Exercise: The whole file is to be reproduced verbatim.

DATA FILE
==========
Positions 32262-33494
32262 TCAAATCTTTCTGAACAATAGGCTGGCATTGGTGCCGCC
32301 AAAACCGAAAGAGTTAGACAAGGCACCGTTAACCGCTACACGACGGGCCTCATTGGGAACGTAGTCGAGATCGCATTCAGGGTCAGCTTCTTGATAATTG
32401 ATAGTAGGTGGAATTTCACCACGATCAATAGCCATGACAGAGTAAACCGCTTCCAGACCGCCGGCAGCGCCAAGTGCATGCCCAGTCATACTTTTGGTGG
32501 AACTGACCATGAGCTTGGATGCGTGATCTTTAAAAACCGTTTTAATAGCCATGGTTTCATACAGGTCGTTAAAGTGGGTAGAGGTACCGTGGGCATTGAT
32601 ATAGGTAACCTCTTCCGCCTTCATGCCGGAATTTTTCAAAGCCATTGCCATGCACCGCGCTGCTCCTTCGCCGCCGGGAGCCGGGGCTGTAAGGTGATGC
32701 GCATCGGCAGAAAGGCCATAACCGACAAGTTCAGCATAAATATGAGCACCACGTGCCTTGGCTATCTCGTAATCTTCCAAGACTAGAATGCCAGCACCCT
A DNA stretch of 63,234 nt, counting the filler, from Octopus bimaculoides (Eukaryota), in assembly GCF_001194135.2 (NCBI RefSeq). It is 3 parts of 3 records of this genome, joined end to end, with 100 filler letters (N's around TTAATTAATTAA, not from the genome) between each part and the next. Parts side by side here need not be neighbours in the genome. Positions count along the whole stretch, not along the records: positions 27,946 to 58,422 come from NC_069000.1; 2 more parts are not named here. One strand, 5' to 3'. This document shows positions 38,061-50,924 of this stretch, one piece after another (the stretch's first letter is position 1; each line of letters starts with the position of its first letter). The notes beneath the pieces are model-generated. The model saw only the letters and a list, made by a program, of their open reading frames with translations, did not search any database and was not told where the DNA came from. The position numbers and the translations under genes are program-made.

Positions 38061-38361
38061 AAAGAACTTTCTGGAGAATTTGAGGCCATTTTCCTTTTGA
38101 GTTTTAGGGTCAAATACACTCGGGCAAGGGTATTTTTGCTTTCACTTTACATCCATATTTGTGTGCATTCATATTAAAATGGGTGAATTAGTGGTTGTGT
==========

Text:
Positions 32262-33494
32262 TCAAATCTTTCTGAACAATAGGCTGGCATTGGTGCCGCC
32301 AAAACCGAAAGAGTTAGACAAGGCACCGTTAACCGCTACACGACGGGCCTCATTGGGAACGTAGTCGAGATCGCATTCAGGGTCAGCTTCTTGATAATTG
32401 ATAGTAGGTGGAATTTCACCACGATCAATAGCCATGACAGAGTAAACCGCTTCCAGACCGCCGGCAGCGCCAAGTGCATGCCCAGTCATACTTTTGGTGG
32501 AACTGACCATGAGCTTGGATGCGTGATCTTTAAAAACCGTTTTAATAGCCATGGTTTCATACAGGTCGTTAAAGTGGGTAGAGGTACCGTGGGCATTGAT
32601 ATAGGTAACCTCTTCCGCCTTCATGCCGGAATTTTTCAAAGCCATTGCCATGCACCGCGCTGCTCCTTCGCCGCCGGGAGCCGGGGCTGTAAGGTGATGC
32701 GCATCGGCAGAAAGGCCATAACCGACAAGTTCAGCATAAATATGAGCACCACGTGCCTTGGCTATCTCGTAATCTTCCAAGACTAGAATGCCAGCACCCT
A DNA stretch of 63,234 nt, counting the filler, from Octopus bimaculoides (Eukaryota), in assembly GCF_001194135.2 (NCBI RefSeq). It is 3 parts of 3 records of this genome, joined end to end, with 100 filler letters (N's around TTAATTAATTAA, not from the genome) between each part and the next. Parts side by side here need not be neighbours in the genome. Positions count along the whole stretch, not along the records: positions 27,946 to 58,422 come from NC_069000.1; 2 more parts are not named here. One strand, 5' to 3'. This document shows positions 38,061-50,924 of this stretch, one piece after another (the stretch's first letter is position 1; each line of letters starts with the position of its first letter). The notes beneath the pieces are model-generated. The model saw only the letters and a list, made by a program, of their open reading frames with translations, did not search any database and was not told where the DNA came from. The position numbers and the translations under genes are program-made.

Positions 38061-38361
38061 AAAGAACTTTCTGGAGAATTTGAGGCCATTTTCCTTTTGA
38101 GTTTTAGGGTCAAATACACTCGGGCAAGGGTATTTTTGCTTTCACTTTACATCCATATTTGTGTGCATTCATATTAAAATGGGTGAATTAGTGGTTGTGT